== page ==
It's Christmas Eve 1947 and Harry and his brother Phillip are busy hanging out on the staircase of the family home, filled with childlike joy at the sight of Santa cavorting in the family room, distributing presents and bringing the jolly. It's not until little Harry – enticed by Mom's sexed-up giggles – bounds down the steps to see Santa caressing some stocking-clad legs. Congrats Mom and Dad, er, Santa. You've officially screwed up your kid.
Fast-forward to 1980 and Harry (Brandon Maggart, father of pop singer Fiona Apple!) is now a Christmas-loving creep who works in a toy factory and keeps a detailed ledger about the naughty and nice kids in his seedy neighborhood. (One poor bastard gets written up in the big book of naughty for picking his nose, impure thoughts and negative body hygiene.)
It all comes crashing down one night when middle manager Harry is subjected to filling in on the soul-sucking toy assembly line at Jolly Dream. Thoughts of what Mommy was really doing with Santa that night, coupled with the realization that his co-worker played him for a fool, send Harry over the edge into full-fled psycho mode.
It's not long before Phillip (portrayed by character actor Jeffrey De Munn) puts together the pieces and figures out that his "emotional cripple" of a brother is the one rampaging through the city.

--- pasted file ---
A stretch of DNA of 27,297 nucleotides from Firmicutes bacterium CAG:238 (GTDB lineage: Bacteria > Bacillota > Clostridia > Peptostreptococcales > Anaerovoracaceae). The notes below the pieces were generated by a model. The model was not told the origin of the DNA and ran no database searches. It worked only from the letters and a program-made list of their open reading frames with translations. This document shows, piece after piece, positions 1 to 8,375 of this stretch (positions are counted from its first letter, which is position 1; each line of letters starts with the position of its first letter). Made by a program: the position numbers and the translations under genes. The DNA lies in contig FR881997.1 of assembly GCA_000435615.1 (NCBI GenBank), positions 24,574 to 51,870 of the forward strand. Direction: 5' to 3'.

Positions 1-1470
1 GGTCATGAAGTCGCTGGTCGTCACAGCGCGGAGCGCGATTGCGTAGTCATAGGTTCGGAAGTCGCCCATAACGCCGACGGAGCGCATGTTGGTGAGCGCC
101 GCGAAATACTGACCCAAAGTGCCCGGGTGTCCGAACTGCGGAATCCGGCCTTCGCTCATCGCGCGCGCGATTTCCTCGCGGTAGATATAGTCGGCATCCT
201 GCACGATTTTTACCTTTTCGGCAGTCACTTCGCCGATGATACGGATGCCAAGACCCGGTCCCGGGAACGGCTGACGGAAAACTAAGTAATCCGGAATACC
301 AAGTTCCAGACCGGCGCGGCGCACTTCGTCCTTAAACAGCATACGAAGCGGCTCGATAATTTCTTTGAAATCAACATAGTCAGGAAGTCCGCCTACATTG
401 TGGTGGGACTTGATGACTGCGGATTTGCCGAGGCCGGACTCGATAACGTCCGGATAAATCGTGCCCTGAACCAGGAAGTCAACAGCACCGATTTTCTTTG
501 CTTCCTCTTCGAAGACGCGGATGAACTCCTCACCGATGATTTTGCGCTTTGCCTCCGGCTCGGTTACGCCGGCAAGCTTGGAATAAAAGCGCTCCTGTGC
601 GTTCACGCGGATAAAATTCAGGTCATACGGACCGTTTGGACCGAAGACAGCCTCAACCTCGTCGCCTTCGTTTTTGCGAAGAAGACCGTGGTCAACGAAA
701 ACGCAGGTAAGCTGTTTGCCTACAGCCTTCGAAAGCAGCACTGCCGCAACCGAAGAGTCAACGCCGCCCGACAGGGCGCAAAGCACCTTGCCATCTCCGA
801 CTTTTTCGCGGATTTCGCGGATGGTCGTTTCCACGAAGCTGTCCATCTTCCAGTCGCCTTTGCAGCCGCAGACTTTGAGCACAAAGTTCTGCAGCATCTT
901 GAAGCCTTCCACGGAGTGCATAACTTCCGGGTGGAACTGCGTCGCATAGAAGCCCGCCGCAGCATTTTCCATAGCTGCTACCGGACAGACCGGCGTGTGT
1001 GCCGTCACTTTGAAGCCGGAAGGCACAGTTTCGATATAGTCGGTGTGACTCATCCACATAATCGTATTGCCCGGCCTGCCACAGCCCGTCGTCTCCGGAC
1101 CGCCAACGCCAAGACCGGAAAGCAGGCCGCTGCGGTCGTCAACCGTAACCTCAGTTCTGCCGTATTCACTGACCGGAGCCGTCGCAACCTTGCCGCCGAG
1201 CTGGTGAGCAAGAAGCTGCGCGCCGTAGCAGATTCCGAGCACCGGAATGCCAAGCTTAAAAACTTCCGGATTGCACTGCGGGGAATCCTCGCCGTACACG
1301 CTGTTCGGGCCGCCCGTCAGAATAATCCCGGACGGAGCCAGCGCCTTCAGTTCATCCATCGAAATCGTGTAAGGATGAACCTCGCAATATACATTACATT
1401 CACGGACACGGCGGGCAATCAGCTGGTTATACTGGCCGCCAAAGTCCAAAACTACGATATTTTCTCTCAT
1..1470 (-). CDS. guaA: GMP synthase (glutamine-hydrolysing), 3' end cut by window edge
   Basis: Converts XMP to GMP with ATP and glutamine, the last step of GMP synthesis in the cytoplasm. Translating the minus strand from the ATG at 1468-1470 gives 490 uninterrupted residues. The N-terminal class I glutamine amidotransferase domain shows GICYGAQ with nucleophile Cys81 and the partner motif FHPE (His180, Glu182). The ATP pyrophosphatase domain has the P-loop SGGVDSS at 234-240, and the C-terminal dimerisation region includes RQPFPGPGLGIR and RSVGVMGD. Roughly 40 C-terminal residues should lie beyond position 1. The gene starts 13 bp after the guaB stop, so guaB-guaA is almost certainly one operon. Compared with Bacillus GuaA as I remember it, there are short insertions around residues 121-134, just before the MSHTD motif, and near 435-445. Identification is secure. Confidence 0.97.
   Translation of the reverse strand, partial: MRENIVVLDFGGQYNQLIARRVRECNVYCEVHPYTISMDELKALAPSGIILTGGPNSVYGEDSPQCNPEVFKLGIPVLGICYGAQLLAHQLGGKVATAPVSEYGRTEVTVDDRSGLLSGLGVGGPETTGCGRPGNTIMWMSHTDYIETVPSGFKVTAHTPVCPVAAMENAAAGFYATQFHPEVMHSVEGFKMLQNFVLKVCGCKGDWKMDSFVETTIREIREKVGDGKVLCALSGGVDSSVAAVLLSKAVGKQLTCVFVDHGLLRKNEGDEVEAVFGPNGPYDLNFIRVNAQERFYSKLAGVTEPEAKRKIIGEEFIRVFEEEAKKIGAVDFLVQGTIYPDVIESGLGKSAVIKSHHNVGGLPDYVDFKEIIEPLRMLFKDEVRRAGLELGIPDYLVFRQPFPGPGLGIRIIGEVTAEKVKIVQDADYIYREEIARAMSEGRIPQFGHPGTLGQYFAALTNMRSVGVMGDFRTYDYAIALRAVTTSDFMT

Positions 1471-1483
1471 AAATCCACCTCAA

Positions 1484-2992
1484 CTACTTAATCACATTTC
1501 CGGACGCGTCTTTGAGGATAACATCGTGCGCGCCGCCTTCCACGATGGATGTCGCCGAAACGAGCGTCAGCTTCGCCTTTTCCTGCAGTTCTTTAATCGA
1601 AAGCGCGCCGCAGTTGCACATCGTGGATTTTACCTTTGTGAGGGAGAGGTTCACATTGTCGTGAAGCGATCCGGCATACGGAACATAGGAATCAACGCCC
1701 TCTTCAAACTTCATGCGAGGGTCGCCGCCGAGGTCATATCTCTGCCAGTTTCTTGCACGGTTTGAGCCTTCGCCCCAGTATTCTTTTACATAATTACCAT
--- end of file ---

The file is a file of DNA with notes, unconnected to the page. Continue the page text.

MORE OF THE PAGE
Pre-dating my beloved SILENT NIGHT, DEADLY NIGHT by four years I can see why proponents argue that it gets the short end of the stick in the Xmasploitation sweepstakes. It has the killer Santa, some hysterical dialogue (one kid wishes for "a lifetime subscription to PENTHOUSE magazine!" while Santa/Harry tells some poor slob "I'll bring you something... horrible") and a ludicrous ending straight out of GREASE.
But as far as the film itself goes, CHRISTMAS EVIL – originally released as YOU BETTER WATCH OUT – feels much more gritty and grimy than SILENT NIGHT, DEADLY NIGHT ever could. Filmed on location in northern New Jersey and Reading, PA it has a rundown, urban decay sheen to it that makes it feel like it could have been directed by Scorsese. Instead, it was directed by one-and-done helmer Lewis Jackson who delivers a movie that's just as effed up as it sounds. – Dan Taylor
CHRISTMAS EVIL is available from Amazon.